Is an IRA a Mutual Fund?

Is an IRA considered a mutual fund

IRAs provide several advantages, including tax advantages. They’re an ideal solution for people who have exhausted their workplace-based plan and seek new avenues of savings.

Asset allocation is vital to your IRA portfolio’s long-term performance. Select stocks and bonds accordingly based on your investing style, goals, and risk tolerance.

MassMutual financial professionals can assist in evaluating all available strategies and identifying those most suited to you.

What is a mutual fund?

Mutual funds pool the money of investors to create a diversified portfolio. When the stocks or bonds held within the fund earn income, its income distributions can be split amongst shareholders as distributions or used to purchase more shares of that fund.

Mutual funds tend to be less risky for smaller investors due to being more diversified; however, like any investment they do carry some risk and can potentially experience capital loss.

Many employer-sponsored retirement plans offer mutual fund options, while individual Retirement Account (IRA) investors may invest in mutual funds alongside stocks, bonds, exchange-traded funds (ETFs), commodities or certificates of deposit. No matter where your funds reside, all investors should know some basic facts, as ICI’s Morris Mitler demonstrates in this video.

What is an IRA?

Individual Retirement Accounts, or IRAs, provide tax-advantaged investment accounts that enable individuals to save for retirement tax-deferred. They’re especially useful for the 33% of employees without access to workplace-based retirement plans such as 401(k).

Contrasting with the limited array of investments typically provided by 401(k) plans, an IRA allows investors to hold various mutual and exchange-traded funds as well as target date funds that aim toward reaching retirement dates.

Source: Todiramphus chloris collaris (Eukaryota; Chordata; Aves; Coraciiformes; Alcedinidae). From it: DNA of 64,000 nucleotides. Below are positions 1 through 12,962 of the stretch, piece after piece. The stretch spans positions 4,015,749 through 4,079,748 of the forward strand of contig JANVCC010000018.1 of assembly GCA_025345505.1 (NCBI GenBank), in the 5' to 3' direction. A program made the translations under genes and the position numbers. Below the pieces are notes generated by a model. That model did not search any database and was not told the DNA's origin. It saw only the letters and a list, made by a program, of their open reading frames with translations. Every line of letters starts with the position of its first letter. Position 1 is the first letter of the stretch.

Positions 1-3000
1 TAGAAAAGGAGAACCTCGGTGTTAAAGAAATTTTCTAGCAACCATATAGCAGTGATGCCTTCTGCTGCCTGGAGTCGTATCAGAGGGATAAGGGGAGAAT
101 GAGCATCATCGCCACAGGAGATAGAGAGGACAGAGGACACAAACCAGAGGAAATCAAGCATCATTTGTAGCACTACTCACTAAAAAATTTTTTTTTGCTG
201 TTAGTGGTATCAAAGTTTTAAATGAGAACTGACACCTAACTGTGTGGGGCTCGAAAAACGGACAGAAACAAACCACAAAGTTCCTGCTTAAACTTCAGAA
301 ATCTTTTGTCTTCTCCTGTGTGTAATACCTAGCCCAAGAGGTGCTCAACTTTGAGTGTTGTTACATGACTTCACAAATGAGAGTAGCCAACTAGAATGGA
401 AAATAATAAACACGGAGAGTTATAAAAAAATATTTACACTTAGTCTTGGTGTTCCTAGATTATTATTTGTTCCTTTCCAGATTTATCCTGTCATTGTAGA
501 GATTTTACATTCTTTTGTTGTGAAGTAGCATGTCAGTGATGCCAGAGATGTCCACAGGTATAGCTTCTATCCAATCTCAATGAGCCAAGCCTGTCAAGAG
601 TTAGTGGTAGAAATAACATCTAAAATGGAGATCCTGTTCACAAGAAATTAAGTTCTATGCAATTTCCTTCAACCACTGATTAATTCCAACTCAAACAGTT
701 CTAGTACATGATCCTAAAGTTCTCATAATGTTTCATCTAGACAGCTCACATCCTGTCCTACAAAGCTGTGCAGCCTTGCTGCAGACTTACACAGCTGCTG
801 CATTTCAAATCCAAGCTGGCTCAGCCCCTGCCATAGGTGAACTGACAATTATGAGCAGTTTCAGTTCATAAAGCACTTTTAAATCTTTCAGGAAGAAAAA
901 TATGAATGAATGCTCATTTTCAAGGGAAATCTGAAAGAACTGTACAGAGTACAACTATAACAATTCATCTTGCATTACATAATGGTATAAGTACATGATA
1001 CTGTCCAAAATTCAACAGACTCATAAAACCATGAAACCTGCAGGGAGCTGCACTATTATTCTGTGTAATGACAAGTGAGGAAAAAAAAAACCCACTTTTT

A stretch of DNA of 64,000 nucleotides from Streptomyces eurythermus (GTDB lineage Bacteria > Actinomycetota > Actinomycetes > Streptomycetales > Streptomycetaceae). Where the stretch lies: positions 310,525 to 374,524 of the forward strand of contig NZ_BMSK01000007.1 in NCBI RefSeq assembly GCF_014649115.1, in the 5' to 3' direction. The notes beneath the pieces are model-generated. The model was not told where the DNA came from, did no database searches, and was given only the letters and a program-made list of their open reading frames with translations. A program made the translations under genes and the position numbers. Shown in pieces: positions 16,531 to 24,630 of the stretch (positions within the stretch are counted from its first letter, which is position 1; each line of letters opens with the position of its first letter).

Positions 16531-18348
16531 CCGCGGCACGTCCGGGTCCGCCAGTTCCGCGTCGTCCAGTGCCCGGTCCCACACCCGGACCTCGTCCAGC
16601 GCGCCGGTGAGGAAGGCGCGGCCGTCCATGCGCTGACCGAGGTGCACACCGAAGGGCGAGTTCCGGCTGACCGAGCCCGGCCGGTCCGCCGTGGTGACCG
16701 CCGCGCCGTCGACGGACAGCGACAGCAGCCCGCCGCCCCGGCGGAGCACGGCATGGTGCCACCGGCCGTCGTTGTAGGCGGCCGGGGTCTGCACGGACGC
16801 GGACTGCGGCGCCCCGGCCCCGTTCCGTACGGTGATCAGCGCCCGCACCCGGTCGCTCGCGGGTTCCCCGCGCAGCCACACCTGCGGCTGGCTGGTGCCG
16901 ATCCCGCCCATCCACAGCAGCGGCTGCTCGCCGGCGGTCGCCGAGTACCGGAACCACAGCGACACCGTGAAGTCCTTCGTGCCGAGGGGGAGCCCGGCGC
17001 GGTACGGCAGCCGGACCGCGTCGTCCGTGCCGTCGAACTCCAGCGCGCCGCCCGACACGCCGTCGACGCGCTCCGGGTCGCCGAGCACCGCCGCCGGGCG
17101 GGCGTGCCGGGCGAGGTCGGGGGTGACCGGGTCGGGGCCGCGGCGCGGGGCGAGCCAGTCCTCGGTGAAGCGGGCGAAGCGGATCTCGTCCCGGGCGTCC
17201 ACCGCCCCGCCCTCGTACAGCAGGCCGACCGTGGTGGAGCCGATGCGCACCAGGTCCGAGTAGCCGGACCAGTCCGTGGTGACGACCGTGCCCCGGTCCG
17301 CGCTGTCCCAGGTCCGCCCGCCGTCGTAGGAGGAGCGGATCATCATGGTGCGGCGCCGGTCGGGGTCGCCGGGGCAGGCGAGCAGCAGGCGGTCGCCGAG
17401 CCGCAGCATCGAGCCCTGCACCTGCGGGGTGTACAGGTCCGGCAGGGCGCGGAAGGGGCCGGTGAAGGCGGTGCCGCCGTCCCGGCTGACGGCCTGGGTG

These funds, known by their year of origin, provide investors with all-in-one investing solutions, rebalancing as necessary and taking less risk as their lives change. Investors in IRAs tend to put most of their assets into cheaper mutual funds for maximum efficiency and returns.

What is a Roth IRA?

Roth IRAs provide tax-free investing. You can open one at any brokerage firm; filling out an application online or offline initiates it, with them opening your account and then you adding assets such as mutual funds, stocks, ETFs, bonds certificates of deposit or money market accounts – or investing in target-date funds which automatically rebalance over time to reach retirement age.

IRA investors typically choose lower-cost funds. This is likely because of their financial professionals charging them an annual “12b-1 fee”, and those costs being included into fund expense ratios. When using Schwab Intelligent Portfolios as your robo-advisor however, no management fees will apply – saving both time and money!

What is a Traditional IRA?

Traditional IRAs allow you to save tax-deferred and can be opened through brokers (including online and robo-advisor platforms), financial advisors or employer sponsored plans like 401(k).

Contributors who meet certain qualifications may be eligible to claim tax deductions on their contributions, depending on income and filing status. Meanwhile, investments grow tax-deferred until withdrawn when income taxes will apply.

IRA investors also have the option of selecting funds (or fund share classes) without 12b-1 fees to cover compensation for financial professionals, which can help lower expense ratios. An IRA can hold almost any investment including those held in your 401(k) or brokerage account; just keep track of annual contribution limits and when your required minimum distributions (RMDs based on average life expectancy and starting at age 72) are due.

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